Monti Sibillini National Park in the Umbria and Marches Regions

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Monti Sibillini National Park spans 70,000 hectares across part of the regions of Umbria and the Marches in central Italy. Like most of Italy’s national parks, Monti Sibillini offers its visitors an array of attractions from stunning landscapes to hilltop villages to spiritual. Let’s find out the major sights you won’t want to miss within the park.

The Outdoors

Of course, probably the biggest reason visitors come to Monti Sibillini is because of the stunning landscapes and endless possibilities for enjoying the outdoors. Hiking trails are practically unlimited and range from a casual stroll suitable for anyone to the intense 124 km loop known as the Grande Anello dei Sibillini which winds around the entire mountain chain. Another favorite is the percorso dello zafferano, or the Saffron Trail which is stunning when the crocus flowers are in bloom in early October. It takes over 150 flowers to produce 1 gram of saffron!

Here, Mother Nature doesn’t just “bloom” but it holds actual events, two of which are some of the most well-known in all of Italy for their rare beauty. In Castelluccio di Norcia, roughly between the months of May and July the valleys are covered with a rainbow-colored patchwork quilt containing its most famous crop- lentils. Other blooms include chickpeas (garbanzo beans) as well as lavender and poppies among others.

The area of Piani di Ragnolo (Macerata province) is a rare sight because it contains over 35 native species of orchids as well as other wildflowers which are at their peak from May to June. Remember, all flowers are protected species and cannot be picked while visiting!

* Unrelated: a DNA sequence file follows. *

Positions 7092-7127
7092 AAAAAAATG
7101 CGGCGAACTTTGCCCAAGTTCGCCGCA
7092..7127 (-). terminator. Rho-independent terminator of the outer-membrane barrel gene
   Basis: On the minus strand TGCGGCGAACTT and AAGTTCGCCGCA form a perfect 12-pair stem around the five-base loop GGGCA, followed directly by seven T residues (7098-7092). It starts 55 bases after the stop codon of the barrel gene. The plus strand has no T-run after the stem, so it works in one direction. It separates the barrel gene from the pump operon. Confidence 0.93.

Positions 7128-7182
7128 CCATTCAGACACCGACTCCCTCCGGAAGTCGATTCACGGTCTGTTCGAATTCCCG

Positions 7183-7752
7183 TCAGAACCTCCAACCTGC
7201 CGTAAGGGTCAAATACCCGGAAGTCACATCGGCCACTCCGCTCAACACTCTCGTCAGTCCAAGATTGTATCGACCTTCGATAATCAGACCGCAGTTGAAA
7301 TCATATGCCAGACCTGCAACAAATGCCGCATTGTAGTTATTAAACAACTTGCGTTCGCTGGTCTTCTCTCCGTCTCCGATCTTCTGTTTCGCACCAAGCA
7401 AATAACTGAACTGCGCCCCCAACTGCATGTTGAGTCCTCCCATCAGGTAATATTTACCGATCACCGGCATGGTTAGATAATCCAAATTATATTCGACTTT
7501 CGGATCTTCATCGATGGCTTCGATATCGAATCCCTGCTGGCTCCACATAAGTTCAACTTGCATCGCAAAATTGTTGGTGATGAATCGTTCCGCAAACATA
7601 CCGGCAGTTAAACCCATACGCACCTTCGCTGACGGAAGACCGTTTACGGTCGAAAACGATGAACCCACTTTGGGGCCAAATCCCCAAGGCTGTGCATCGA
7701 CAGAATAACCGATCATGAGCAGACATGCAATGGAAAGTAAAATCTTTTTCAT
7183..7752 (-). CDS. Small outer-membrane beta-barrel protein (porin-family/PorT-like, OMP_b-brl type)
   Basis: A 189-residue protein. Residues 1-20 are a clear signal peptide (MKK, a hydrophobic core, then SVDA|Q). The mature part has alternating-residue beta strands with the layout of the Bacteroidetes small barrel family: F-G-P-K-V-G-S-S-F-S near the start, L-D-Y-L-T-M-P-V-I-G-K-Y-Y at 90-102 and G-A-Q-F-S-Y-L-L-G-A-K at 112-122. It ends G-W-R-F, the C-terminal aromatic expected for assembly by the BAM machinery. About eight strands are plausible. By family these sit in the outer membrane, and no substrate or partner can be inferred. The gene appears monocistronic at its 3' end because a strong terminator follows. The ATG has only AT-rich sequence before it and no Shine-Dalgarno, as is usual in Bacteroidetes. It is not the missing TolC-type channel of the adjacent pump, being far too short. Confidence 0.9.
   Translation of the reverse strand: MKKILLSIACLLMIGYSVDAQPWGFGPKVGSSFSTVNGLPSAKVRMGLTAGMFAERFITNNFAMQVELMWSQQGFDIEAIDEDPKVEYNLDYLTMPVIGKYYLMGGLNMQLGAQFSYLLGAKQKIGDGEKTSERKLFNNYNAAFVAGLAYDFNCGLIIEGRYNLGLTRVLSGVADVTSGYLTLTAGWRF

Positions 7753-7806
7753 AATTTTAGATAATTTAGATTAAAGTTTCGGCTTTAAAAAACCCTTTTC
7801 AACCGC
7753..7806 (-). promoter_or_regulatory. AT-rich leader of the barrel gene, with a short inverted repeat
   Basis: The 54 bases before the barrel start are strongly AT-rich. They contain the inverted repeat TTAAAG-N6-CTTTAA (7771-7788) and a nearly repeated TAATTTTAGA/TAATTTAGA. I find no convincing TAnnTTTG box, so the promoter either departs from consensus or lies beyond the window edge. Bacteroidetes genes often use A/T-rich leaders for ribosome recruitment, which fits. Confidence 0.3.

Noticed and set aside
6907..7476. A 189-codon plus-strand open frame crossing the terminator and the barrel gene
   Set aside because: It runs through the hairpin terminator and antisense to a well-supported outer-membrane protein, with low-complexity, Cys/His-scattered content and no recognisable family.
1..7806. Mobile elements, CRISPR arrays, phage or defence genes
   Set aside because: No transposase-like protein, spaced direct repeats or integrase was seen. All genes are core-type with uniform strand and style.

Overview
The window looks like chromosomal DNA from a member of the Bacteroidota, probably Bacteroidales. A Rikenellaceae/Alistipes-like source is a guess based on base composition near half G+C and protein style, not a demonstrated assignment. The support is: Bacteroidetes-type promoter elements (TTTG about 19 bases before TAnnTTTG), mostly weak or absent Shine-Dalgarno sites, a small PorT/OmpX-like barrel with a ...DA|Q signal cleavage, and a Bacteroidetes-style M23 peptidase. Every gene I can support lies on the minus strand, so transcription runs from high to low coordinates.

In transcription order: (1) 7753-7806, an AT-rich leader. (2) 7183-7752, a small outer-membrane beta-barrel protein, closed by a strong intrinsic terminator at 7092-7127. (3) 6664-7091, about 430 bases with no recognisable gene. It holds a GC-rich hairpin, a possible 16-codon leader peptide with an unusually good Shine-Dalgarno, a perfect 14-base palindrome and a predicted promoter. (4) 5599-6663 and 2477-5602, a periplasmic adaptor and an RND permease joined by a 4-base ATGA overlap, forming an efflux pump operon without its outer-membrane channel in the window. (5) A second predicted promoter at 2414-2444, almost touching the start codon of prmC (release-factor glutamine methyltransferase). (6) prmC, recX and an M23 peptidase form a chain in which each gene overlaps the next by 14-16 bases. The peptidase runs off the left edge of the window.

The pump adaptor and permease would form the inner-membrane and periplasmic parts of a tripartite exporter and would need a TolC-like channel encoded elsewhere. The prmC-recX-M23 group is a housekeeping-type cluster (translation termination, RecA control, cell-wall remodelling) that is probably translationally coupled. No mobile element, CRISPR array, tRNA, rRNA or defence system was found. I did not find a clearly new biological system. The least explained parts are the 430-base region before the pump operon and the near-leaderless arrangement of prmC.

Climbing excursions, mountain biking, rafting, and even paragliding and hang gliding are also extremely popular within the park. One of the best areas to experience “flying like an eagle” is in Sarnano between Lake Borgiano and Mount Vettore.

Monte Vettore at 2,479 meters is the highest peak in the park and the highest in the entire Umbro-Marchigiano Apennine range.


There are far too many villages to name in a single article but we think some of the unmissable ones include Visso (where the park’s headquarters are located), Norcia, Castelluccio, and Montefortino.

Visso was supposedly founded 900 years before Rome and happens to be one of the Most Beautiful Villages in Italy. This walled medieval city has a charming historic center and a central piazza with beautiful porticos and white stone churches and palaces.


Norcia, the birthplace of Europe’s Patron Saint, Saint Benedict was one of the most fantastic historic centers in all of central Italy. Sadly, it was at the epicenter of the major earthquakes that hit in 2016 and 2017 and underwent major damage to most of its historic center. The area is still visitable but with some restrictions due to the presence of buildings that have yet to be rebuilt and are still unstable.


There are numerous hiking trails and guided excursions that will take visitors along a spiritual journey of some of the most spectacular abbeys and churches within the park. You can also visit them independently of course by car and if you had to choose, the Abbey of Saint Eutizio in Preci and the Sanctuary of Macereto in Visso would probably be our top picks.

Astonishingly, the Abbey was founded in the 5th century by Syrian monks, Santo Spes and Eutizio, who lived as hermits in the grottoes. It is said that St. Benedict himself actually came here to pray with them before founding his own monastery. Sadly, the abbey was almost completely destroyed in the 2017 earthquake and has begun a restoration project as of 2020.


The Sanctuary of Macereto (of “mercy”) is a Marian Sanctuary built between the 15th and 16th centuries. The interior is no longer visitable due to earthquake damage but the grounds and exterior are still worth the visit.

For More Information

Visit the official website of the Monti Sibillini National Park as well as Umbria Tourism.